Lack of broadband puts Missouri behind

AP

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Missouri has an internet problem ó and rural Missourians are disproportionately facing the brunt of the impact.

Missouri ranks comparatively low in both connectivity and broadband speed in the United States, putting rural Missourians behind their urban counterparts, and Missouri as a whole behind other states.

A special project by the Columbia Missourian has found that lack of reliable access to the internet manifests itself in ways that touch on nearly every aspect of life.

In many cases, people are left with speeds of only 0.5 Mbps. Forget Netflix or music ó with those speeds business owners canít keep their stores operating, residents sometimes canít send email. That leaves some Missourians looking for expensive alternatives, such as checking into hotels so they can access Wi-Fi to operate their online business.

Rural businesses limited by lack of broadband Hickory County ranks 92nd out of 115 in broadband speed in Missouri counties, according to Federal Communications Commission data.

Missouri farmers are left behind, unable to stay competitive in a world that is becoming increasingly reliant on the internet to check crop prices and weather patterns, maintain medical records for livestock and operate GPS-reliant machinery.

Broadband access helps farmers stay competitive However, studies have shown that about 60 percent of rural Missourians lack broadband access.

Rural hospitals and other healthcare providers, already lacking specialized experts, canít connect rural Missourians to the specialists they need.

Telehealth gives rural Missouri greater access to health care The telehealth network has helped connect patients to healthcare providers from their own homes ó but it requires broadband access in order to work.

And even when the technology is bought and paid for, poor broadband renders equipment in Fatima schools and others across Missouri useless as they are forced to ration internet to avoid hitting a cap that effectively shuts down the entire system.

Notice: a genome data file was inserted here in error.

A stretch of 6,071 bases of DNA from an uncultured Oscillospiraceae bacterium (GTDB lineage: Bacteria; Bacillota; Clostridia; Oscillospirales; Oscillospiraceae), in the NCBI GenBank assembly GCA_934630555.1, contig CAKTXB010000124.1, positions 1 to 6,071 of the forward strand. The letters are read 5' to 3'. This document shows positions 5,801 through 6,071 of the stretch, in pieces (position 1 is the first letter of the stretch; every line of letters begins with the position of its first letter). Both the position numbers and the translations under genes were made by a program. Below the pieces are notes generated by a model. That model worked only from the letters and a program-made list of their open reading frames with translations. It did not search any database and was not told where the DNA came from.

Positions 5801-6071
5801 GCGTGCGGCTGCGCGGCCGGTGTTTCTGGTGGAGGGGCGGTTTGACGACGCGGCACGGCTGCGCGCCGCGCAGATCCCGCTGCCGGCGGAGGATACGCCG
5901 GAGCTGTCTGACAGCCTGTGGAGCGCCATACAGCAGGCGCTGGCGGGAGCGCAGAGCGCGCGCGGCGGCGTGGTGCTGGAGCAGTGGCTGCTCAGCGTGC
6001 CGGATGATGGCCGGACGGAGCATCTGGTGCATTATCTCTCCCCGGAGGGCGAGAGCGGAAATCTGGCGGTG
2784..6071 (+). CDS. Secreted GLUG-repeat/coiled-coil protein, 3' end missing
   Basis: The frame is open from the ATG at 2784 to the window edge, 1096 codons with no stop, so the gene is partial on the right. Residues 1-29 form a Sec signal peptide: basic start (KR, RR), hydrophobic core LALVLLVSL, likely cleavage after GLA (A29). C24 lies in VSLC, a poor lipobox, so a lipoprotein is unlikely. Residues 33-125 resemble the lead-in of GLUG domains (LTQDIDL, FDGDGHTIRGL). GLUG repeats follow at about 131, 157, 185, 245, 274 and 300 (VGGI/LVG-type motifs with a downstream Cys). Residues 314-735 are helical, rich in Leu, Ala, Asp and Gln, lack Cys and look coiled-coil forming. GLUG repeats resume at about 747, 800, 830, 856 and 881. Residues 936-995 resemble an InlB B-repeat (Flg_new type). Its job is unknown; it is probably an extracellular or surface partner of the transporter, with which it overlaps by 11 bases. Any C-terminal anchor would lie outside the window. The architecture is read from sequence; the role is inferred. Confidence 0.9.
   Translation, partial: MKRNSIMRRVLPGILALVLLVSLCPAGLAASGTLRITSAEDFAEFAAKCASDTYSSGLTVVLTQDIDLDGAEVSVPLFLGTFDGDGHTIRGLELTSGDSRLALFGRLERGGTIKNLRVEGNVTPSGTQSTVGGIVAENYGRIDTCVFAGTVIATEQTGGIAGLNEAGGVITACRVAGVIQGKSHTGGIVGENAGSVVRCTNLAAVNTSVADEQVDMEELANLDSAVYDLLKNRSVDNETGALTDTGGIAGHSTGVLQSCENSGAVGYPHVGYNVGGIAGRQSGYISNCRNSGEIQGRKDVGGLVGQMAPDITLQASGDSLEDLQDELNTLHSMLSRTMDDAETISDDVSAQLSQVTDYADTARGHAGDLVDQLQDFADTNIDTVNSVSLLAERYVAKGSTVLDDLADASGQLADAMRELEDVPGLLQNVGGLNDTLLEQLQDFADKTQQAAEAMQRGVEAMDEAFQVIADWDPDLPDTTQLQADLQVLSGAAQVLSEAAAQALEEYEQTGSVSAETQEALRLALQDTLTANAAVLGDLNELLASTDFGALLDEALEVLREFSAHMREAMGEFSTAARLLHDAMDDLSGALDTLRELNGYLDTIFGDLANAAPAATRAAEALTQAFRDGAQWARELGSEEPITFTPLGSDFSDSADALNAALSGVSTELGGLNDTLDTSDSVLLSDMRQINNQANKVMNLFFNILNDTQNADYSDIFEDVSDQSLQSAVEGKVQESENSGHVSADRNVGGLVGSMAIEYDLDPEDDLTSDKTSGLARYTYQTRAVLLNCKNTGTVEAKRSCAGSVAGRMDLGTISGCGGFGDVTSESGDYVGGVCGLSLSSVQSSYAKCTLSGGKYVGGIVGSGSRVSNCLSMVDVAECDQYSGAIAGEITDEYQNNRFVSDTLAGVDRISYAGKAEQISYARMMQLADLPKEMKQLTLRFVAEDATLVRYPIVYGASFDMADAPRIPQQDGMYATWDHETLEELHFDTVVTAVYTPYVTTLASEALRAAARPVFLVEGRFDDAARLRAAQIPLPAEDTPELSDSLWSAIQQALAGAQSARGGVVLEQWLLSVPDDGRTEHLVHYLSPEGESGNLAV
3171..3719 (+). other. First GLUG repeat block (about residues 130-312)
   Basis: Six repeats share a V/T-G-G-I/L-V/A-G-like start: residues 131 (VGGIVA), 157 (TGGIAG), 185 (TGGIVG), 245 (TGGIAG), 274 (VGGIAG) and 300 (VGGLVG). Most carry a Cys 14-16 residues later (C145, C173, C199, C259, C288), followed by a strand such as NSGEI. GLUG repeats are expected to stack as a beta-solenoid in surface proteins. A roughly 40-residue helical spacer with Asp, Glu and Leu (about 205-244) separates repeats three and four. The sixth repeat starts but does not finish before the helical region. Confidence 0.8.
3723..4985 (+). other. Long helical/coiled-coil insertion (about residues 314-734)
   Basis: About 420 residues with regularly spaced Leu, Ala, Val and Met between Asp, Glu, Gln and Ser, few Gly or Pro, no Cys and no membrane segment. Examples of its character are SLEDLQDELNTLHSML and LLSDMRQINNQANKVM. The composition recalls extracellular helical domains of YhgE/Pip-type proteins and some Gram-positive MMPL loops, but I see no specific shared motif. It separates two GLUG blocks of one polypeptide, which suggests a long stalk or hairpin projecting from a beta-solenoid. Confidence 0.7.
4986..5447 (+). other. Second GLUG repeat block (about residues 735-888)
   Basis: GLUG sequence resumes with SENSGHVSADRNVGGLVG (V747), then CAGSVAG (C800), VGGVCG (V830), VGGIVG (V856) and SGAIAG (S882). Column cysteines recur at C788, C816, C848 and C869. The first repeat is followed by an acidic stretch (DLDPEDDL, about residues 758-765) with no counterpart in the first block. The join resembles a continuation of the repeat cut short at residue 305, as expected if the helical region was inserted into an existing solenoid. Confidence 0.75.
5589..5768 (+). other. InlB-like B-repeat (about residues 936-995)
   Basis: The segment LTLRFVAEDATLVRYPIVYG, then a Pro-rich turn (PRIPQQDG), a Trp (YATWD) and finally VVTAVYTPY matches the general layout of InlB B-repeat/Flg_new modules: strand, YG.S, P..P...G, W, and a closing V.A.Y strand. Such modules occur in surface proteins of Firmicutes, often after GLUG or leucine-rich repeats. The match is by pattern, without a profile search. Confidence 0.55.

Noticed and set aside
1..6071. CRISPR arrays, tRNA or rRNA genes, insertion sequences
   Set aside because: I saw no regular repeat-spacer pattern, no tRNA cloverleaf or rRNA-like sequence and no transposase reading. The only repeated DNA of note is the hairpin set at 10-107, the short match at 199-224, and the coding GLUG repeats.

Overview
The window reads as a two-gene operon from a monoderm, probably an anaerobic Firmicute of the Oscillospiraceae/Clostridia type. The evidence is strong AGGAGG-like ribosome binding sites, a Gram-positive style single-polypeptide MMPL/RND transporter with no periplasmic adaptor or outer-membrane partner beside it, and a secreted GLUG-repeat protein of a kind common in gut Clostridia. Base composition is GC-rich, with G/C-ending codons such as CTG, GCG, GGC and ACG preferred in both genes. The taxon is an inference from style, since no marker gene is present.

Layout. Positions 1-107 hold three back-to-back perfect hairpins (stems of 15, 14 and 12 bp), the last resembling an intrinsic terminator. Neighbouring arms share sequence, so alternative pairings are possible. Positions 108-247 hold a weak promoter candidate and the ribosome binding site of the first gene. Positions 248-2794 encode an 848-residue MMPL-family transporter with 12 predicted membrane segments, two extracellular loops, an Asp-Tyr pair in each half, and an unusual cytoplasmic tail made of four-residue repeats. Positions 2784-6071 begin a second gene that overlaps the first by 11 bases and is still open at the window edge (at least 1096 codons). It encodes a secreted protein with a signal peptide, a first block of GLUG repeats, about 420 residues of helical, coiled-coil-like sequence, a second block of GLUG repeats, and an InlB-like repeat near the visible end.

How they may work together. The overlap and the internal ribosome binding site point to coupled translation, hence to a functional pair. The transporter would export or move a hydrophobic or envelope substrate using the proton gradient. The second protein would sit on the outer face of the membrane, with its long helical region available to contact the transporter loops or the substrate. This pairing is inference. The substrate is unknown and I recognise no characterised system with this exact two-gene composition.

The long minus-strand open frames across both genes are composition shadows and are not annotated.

In rural schools, teachers prepare for the unexpected Lack of high-speed internet in schools and homes limits the ability to expose students to technology.

The problem has left behind a graveyard of failed legislation and initiatives over the years. Efforts within the Missouri General Assembly to address the problem have failed, and former governor Jay Nixon's now-defunct initiative MOBroadbandNow issued its last report in June 2015.

Little legislative progress on improving Missouri broadband Since 2012, there have been at least six bills proposed in the Missouri legislature regarding broadband, but all were unsuccessful.

And while there has been progress federally and locally, with Gov. Eric Greitens' administration bringing in over $40 million for broadband access in schools, experts say bringing broadband access to Missouri will take a major, continuous effort.

"No one organization or institute was tasked with solving broadband, and no one entity can solve the problem," said Luke Holtschneider, rural development manager for the Missouri Department of Economic Development.

Behind the scenes

Listen to the reporters talk about covering this issue in these podcasts.

Rural broadband podcast: Business This is part of a four-part series on rural broadband.

Rural broadband podcast: Health care This is podcast is part of a four-part series on rural broadband.

Rural broadband podcast: Agriculture This is podcast is part of a four-part series on rural broadband.

Rural broadband podcast: Education This is part of a four-part series on rural broadband in Missouri.

Supervising editor is Mark Horvit, horvitm@missouri.edu.

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